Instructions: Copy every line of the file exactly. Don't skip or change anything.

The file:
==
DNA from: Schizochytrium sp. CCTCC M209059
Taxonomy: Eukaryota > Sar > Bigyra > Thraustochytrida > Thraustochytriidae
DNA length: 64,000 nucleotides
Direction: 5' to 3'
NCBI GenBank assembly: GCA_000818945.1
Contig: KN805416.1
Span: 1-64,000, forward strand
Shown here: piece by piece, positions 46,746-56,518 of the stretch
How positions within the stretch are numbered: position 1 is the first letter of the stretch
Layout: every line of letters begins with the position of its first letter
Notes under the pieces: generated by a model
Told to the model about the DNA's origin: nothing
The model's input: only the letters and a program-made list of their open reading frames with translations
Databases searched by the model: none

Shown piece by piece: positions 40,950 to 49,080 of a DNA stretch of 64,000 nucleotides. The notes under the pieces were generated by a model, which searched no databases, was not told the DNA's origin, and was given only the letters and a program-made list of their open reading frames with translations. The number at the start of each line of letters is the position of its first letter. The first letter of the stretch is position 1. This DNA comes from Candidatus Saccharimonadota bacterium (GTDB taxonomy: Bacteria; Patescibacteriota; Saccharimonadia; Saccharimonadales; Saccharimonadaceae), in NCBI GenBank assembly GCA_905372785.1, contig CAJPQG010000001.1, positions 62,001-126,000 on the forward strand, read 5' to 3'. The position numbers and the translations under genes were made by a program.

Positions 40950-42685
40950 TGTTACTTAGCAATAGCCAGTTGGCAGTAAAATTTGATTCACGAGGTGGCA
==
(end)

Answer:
DNA from: Schizochytrium sp. CCTCC M209059
Taxonomy: Eukaryota > Sar > Bigyra > Thraustochytrida > Thraustochytriidae
DNA length: 64,000 nucleotides
Direction: 5' to 3'
NCBI GenBank assembly: GCA_000818945.1
Contig: KN805416.1
Span: 1-64,000, forward strand
Shown here: piece by piece, positions 46,746-56,518 of the stretch
How positions within the stretch are numbered: position 1 is the first letter of the stretch
Layout: every line of letters begins with the position of its first letter
Notes under the pieces: generated by a model
Told to the model about the DNA's origin: nothing
The model's input: only the letters and a program-made list of their open reading frames with translations
Databases searched by the model: none

Shown piece by piece: positions 40,950 to 49,080 of a DNA stretch of 64,000 nucleotides. The notes under the pieces were generated by a model, which searched no databases, was not told the DNA's origin, and was given only the letters and a program-made list of their open reading frames with translations. The number at the start of each line of letters is the position of its first letter. The first letter of the stretch is position 1. This DNA comes from Candidatus Saccharimonadota bacterium (GTDB taxonomy: Bacteria; Patescibacteriota; Saccharimonadia; Saccharimonadales; Saccharimonadaceae), in NCBI GenBank assembly GCA_905372785.1, contig CAJPQG010000001.1, positions 62,001-126,000 on the forward strand, read 5' to 3'. The position numbers and the translations under genes were made by a program.

Positions 40950-42685
40950 TGTTACTTAGCAATAGCCAGTTGGCAGTAAAATTTGATTCACGAGGTGGCA